Sword of Ages #1
Story: Gabriel Rodriguez
Art: Gabriel Rodriguez
Colors: Lovern Kindzierski
Review by Malcolm Derikx
Have you seen Muse’s music video for Knights of Cydonia? Go watch that.
Ok, are you back? How was that? Did you like it? Did you think it was great but could have used some improvements, like say, Sabretooth tigers, or Templar Knights riding Velociraptors? Well I have some good news for you. You’re going to love the crap out of Sword of Ages.
The newest project from Gabriel Rodriguez, known for his phenomenal work on Locke & Key, Sword of Ages is a Sci-Fi Fantasy take on Arthurian Legend, with a dash of the creative energy of Jordorowsky and Moebius. We follow Avalon, a young warrior who is seeking the Sacred Sword on an alien world populated by monsters, of both the magic and science-fiction variety. Upfront I’m going to tell you, the worst thing about the book is that it’s apparently a five issue limited series, and I know I’m going to want more.
I’m a sucker for stories with mythology, and Rodriguez does a fantastic job of capturing the scale and weight of myth here. Avalon is a hero in the vein of Gilgamesh, raised by Sabretooth Tigers and a mysterious biker-sage, Merlin. Often with mythology you’re dealing with characters capable of such magnificent feats that the story can come out flat if it’s not told properly- the audience can quickly grow bored by a hero that’s too capable, destined to never lose or do wrong. Avalon is all that, but I’m not bored watching her battle gorilla-slavers and taking down three within seconds. Rodriguez’ writing helps push this sense of awe and wonder, and does a great job of getting you invested in the world.
Rodriguez’ unique take on characters of Arthurian Legend make them fresh and interesting, and he has the uncanny ability to establish and get you invested in characters in as little as one page or panel. Trystan, Lancer, and Gawyn, the adventurers who meet Avalon by the lakeside, are each unique in character and design and I can see the trio becoming favorites very quickly. Across the board the comic is gorgeous, and filled with vibrant and diverse characters and beautifully drawn pages. While the pieces of the plot are still falling into place and some of the events in Issue #1 are not completely clear yet (What became of the Pendragon?) Rodriguez writes with a confidence that puts to rest any concerns that he’s keeping the plot mysterious because he’s not quite sure how the story is going to go.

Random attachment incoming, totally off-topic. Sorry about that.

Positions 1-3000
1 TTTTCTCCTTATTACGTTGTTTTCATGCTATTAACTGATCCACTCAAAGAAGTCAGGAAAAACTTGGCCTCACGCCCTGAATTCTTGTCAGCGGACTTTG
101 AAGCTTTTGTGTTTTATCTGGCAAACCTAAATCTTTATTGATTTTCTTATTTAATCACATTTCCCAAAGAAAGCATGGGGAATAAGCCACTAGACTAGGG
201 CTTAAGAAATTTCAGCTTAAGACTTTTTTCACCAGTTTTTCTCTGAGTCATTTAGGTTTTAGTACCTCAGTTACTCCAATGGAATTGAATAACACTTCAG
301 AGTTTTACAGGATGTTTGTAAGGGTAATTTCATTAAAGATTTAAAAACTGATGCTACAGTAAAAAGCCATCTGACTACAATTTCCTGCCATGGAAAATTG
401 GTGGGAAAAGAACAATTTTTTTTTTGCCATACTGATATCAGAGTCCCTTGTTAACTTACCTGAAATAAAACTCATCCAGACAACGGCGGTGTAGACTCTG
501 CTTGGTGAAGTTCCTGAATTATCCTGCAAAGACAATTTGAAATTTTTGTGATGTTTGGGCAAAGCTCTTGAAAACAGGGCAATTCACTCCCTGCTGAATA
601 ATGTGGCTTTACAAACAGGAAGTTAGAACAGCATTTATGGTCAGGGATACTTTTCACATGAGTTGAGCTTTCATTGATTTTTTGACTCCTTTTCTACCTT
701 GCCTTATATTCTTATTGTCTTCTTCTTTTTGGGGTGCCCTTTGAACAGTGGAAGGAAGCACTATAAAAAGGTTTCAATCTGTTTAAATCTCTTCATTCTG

Art-wise, really, you can’t go wrong with Rodriguez. He’s always been a fantastic artist and he delivers here, drawing in a way that makes me think Sword of Ages may become THE comic he’s best known for. As much as I loved Rodriguez on Locke & Key, I hope he sticks to drawing this particular style of sci-fi fantasy far beyond this initial 5-issue series. There are some beautifully composed pages, and credit must also be given to colorist Lovern Kindzierski, whose impeccable choices make Sword of Ages one of the most visually pleasing comics I’ve read all year.
Buy. Go buy this comic, and then buy a second copy for that friend who’s always been trying to get into comics. Sword of Ages is filled with literary myth, fantastic visuals, and it holds a LOT of promise. I can’t wait to check out Issue #2.